Kinders are part of our multicultural community:

Kinder programs welcome parents from all backgrounds to be part of their communities. They are a place where parents can meet and share stories and learn from each other.

Teachers want to know about your child and your culture. This helps them prepare programs that are meaningful for your child, including activities based on cultural days and events and celebrate the diversity in Victoria.

Teachers include everyone in activities, so children who do not speak English have the same opportunities to play and learn as others. Some kinder programs have bilingual educators who help children who speak little or no English. Children are also taught to get along with and be accepting of others and to respect cultural differences.

What is the difference between a kinder program in a long day care (childcare) centre and a standalone (sessional) kindergarten service?

Children can attend a Three-Year-Old Kinder program at either a long day care (childcare) centre or at a standalone (sessional) kindergarten service. These services usually also offer a Four-Year-Old Kinder program.

A long day care centre can offer a full day of education and care, including a kinder program. The teacher-led kinder program can be integrated with additional hours of education and care. At a standalone service, a kindergarten program will only operate on certain days and at specific times. These days and hours are set by the kindergarten service.

Early Start Kindergarten

In 2023, Three-Year-Old Kinder programs are for between 5 and 15 hours each week and Four-Year-Old Kinder programs are for 15 hours. If you are from a refugee or asylum seeker background, a program called Early Start Kindergarten (ESK) is also available. ESK is also available to children who identify as Aboriginal or Torres Strait Islander or who have had contact with child protection services.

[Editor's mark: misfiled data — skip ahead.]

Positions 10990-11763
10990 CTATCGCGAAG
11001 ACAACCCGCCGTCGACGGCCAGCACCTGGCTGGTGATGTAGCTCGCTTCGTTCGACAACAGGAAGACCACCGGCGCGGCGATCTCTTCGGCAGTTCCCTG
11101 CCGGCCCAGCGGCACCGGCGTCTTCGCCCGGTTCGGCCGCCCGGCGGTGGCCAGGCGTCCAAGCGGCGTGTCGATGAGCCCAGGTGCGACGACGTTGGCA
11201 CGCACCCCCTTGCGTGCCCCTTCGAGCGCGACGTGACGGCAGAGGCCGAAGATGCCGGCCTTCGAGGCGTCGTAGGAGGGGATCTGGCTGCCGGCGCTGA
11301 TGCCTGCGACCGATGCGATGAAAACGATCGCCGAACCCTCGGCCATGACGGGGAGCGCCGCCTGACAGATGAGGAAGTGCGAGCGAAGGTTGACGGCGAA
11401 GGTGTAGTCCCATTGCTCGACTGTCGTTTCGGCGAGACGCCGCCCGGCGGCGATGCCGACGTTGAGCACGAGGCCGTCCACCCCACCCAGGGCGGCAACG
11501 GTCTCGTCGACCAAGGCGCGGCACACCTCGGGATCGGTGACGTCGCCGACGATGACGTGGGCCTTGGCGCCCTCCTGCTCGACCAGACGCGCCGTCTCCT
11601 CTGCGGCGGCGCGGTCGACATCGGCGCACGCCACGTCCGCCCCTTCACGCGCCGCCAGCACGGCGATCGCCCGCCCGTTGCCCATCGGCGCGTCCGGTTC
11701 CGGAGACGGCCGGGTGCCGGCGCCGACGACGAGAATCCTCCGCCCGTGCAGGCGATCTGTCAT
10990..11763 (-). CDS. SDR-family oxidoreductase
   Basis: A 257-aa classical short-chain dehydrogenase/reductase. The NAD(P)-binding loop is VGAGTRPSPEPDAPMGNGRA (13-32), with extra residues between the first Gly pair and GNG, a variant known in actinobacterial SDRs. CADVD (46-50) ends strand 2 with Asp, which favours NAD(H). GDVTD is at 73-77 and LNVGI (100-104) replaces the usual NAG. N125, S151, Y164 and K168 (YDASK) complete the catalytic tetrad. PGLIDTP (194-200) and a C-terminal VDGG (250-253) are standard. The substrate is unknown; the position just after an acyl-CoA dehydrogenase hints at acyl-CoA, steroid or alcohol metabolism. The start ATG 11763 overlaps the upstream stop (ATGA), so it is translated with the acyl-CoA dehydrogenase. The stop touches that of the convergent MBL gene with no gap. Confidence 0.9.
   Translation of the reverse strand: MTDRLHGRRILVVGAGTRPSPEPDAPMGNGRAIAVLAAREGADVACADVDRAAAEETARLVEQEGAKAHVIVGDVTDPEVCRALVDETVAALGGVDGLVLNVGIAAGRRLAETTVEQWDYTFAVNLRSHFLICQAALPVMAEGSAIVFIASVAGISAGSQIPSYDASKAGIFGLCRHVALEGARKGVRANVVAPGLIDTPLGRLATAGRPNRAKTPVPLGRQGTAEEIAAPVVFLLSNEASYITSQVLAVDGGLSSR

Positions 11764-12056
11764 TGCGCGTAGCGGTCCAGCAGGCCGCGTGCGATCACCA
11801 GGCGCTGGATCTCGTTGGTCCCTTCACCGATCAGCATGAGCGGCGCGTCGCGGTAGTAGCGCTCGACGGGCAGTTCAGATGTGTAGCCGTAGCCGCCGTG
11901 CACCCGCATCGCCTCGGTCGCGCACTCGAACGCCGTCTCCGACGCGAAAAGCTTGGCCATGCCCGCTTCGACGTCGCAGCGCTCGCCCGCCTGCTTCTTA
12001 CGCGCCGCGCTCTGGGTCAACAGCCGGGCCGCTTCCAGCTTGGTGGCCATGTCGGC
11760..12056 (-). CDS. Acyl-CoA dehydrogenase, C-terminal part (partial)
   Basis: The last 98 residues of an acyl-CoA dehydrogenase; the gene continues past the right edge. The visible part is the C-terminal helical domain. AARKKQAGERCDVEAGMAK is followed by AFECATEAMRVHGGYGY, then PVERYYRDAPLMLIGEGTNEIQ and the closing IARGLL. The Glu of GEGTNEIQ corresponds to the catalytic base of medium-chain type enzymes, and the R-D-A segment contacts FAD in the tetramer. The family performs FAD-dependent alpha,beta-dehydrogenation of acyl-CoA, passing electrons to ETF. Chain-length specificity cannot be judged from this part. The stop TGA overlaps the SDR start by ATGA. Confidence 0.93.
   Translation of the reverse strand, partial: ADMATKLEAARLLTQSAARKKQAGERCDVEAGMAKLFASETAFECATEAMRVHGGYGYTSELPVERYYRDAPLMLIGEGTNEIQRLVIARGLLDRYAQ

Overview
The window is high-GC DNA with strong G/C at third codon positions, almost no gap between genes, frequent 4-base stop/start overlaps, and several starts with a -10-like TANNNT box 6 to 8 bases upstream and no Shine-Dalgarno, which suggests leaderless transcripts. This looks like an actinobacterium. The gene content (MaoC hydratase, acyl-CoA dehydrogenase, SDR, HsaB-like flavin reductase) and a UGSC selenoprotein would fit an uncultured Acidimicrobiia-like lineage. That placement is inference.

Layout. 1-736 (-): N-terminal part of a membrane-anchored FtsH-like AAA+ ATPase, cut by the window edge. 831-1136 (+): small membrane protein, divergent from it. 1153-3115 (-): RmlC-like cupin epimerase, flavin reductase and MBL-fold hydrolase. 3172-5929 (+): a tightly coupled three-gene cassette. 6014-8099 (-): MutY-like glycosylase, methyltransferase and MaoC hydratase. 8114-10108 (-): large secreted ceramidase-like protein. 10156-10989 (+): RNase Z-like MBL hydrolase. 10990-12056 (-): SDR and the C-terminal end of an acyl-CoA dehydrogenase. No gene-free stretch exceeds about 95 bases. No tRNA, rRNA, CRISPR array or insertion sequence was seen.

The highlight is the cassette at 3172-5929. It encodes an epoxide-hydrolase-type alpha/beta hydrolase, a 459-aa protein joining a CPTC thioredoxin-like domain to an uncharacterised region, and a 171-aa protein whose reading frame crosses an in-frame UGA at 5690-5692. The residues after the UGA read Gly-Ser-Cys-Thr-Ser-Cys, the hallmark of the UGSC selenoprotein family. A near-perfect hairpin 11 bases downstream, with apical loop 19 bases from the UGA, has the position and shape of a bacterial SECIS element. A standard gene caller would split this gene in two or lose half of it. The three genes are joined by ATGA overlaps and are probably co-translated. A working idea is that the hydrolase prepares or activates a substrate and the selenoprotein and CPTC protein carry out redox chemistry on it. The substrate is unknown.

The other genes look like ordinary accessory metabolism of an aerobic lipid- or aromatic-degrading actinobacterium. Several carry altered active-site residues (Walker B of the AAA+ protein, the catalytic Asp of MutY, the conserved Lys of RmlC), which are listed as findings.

ESK can help ensure you get the maximum amount of free kinder program hours possible each week for your child. Children eligible for ESK are entitled to 15 hours of free kinder each week, no matter how many hours are offered in the Three-Year-Old Kinder program.

For further information about ESK speak to your local kindergarten service, or visit: Link

Enrol your child:

To find services offering approved kinder programs, visit the find a kinder program website (Find A Kinder Program – Department of Education and Training, Victoria ( Link )

Talk to your local kindergarten service about their enrolment process. If you need help, you can also contact your local council or call the Three-Year-Old Kindergarten Enquiry Line on 1800 338 663 or email For in-language support or to get an interpreter, call 131 450 first.

Look for the Kinder Tick:

The Kinder TickExternal Link helps Victorian families find an approved kinder program for their children.

Look for the Kinder Tick logo at your local kindergarten service, on the service or centre’s building or grounds, on their website or in their information materials.

Reviewed 11 January 2023